We are Fairness To Israel (FTI), an independent association of Vassar alumni, parents of current Vassar students and friends of Vassar who are united in the belief that Israel has a right to exist, as a nation and as the recognized homeland of the Jewish People, with secure borders. We promote and support open and balanced debate about the long-standing Arab-Israeli conflict in an atmosphere of tolerance that is the cornerstone of a liberal arts institution.
FTI REPORT ON DIALOGUE ACROSS DIFFERENCES PANEL
FTI REPORT ON DIALOGUE ACROSS DIFFERENCE PANEL
NOVEMBER 12, 2015
Event: "Conversation About Israel/Palestine" - a "Dialogue and Engagement Across Differences," Thursday, Nov. 12, 2015, Rockefeller 300 with Prof. Yehezkel
Landau from Hartford Seminary and Imam Abdullah Antepli of Duke University.
Sponsored by: Office of President, Office of Religious
& Spiritual Life (RSL), , the RSL Forum for Inter-Religious Dialogue,
Africana Studies, Jewish Studies, the Department of Religion.
by: Sam Speers, Director of Religious
and Spiritual Life, who set the tone calling this a beginning effort to come
together, a time of listening. He
referred to “cycles of violence” and “struggles for dignity and justice” in the
Middle East and linked this struggle to other struggles, among them the
situation at the U. of Missouri and racial and economic injustice within U.S.
Moderator: Mia Mask, Assoc. Prof. of Film whose role was to handle the Q
SUMMARY of MAJOR POINTS:
The event was
called a “Dialogue Across Differences.”
This was a misnomer.The Turkish
Muslim Antepli, who refers to himself as a recovering rabid antisemite (growing
up, the first book he read about Jews and Judaism (at age 12) was the child’s
version of the Protocols of the Elders of Zion), and Yehezkel Landau, the Jew
with American and Israeli citizenship, someone who has spent most of his adult
life working with peace groups and doing outreach to Palestinians, agreed on
virtually everything.They called each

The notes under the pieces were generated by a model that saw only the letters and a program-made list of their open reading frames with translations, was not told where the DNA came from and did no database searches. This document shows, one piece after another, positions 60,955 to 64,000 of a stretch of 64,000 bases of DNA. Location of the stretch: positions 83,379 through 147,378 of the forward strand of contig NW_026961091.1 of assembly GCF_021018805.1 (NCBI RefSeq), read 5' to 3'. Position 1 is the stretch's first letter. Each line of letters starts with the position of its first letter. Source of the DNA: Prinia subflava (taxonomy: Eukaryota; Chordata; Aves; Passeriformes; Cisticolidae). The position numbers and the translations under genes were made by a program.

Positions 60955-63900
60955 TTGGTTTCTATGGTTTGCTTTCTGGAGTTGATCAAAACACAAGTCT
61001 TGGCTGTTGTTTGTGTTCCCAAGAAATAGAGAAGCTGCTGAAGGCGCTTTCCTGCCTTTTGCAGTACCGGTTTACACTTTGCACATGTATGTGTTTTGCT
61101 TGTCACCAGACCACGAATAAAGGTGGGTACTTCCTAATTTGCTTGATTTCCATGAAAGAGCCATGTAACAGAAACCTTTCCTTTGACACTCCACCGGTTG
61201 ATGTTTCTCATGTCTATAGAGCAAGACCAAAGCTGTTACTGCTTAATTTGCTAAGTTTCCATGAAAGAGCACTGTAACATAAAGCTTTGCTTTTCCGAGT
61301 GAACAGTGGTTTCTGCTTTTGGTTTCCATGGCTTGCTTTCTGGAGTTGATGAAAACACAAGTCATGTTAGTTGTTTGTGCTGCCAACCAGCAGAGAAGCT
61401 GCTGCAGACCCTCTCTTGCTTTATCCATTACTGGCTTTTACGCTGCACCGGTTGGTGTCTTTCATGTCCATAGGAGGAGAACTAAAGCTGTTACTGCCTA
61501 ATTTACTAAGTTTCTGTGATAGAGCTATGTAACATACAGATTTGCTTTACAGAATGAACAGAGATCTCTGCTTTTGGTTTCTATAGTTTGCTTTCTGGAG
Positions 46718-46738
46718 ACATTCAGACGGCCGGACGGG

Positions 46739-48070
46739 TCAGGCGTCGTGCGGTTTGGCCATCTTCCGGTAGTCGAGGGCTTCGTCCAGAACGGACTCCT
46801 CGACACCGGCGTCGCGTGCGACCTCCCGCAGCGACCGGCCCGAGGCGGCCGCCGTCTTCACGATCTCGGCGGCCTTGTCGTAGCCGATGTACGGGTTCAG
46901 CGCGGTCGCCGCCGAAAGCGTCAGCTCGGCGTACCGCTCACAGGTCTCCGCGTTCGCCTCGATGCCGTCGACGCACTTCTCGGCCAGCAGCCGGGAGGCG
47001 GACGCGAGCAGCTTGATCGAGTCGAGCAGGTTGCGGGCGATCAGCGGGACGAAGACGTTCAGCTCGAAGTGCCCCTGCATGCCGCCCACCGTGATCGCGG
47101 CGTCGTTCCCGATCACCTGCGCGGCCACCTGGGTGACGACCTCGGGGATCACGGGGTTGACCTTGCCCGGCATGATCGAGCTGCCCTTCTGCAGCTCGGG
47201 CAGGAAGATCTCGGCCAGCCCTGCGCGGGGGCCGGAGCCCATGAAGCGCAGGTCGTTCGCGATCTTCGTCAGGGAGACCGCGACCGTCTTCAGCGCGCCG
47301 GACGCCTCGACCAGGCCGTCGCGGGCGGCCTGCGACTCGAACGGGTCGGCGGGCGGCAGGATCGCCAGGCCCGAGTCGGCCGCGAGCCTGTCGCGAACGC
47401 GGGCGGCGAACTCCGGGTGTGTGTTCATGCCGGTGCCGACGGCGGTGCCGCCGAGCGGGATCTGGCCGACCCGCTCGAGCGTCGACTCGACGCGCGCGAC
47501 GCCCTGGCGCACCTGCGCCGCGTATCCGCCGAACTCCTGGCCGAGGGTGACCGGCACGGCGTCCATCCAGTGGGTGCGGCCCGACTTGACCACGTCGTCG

other “soul brothers.”
· Landau, and to a degree Antepli,
referred to Israel as the hyphenated state “Israel-Palestine” (Speers used this
term as well) and repeatedly expressed concern for the injustice and violence
being perpetuated by the Israelis.
· Antepli, when discussing his previous
antisemitism, said that it is understandable that Muslims are antisemitic
considering the misery and plight of their existence. He said that he couldn’t fully expunge his
antisemitism, just as Americans can’t fully remove their inherent racism.
· Antepli introduced the idea that we
can’t have a dialogue about Israel and Palestine in the Middle East or Europe
because of the extreme polarization, but we can do so here in American between
Muslims and Jews. To do so, he said that
we must eliminate the polarization, the black and white perspective, the
“villains and victims” approach. Despite
Landau’s suggestion to avoid using charged words like “ethnic cleansing”
because they are alienating, both men proceeded to frequently use politically
charged terms like “illegal occupation,” “settlers, “settlements,”
“occupation,” “expulsion of the Palestinians,” and “Nakba” throughout the
remainder of their presentations. They
seemed to be oblivious to their complete dismissiveness of and indifference to
those who hold a different perspective regarding the conflict. Their comments
clearly labeled the villain and the victim.
· Landau stated that half of the
Palestinians in 1948 were ”expelled at gunpoint.” He recognized that the Jews were pursuing
their self-determination, but said that it was at great cost to the
Palestinians, “imposing a collective injustice on one people in order to
rectify a worldwide injustice to another.”
Both speakers called for Israel to repent for its sins against the
Palestinians. There were no calls for Palestinian
· Landau said that the Palestinians view
Israel as a Goliath and the Palestinians as a David and he said that, while
skewed, there is some truth to that, which he takes seriously in terms of the
“oppressive policies” of the Israeli government. He believes that most Israelis see the
conflict in terms of an existential threat in that Israel is worried not solely
about the Palestinians, but also about all the surrounding enemies and
terrorists. For Landau, Israel does
harmful things because of its excessive focus and fixation on security. He proposed that Jerusalem be divided and
suggested that there be a right of return of Palestinians to Israel and the
so-called West Bank and that there should be 3 states established: Israel with its Arab minority, Gaza,
Palestine (referred to as the West Bank) in a confederation with Jordan. He also suggested that there should be a
limited right of return for Palestinians to Israel and that maybe some of the
“417 [Arab] villages that were wiped off the face of the map” could be “rebuilt
on empty kibbutz land.” Landau said that
the Palestinians should be compensated for the Nakba (his term), and suggested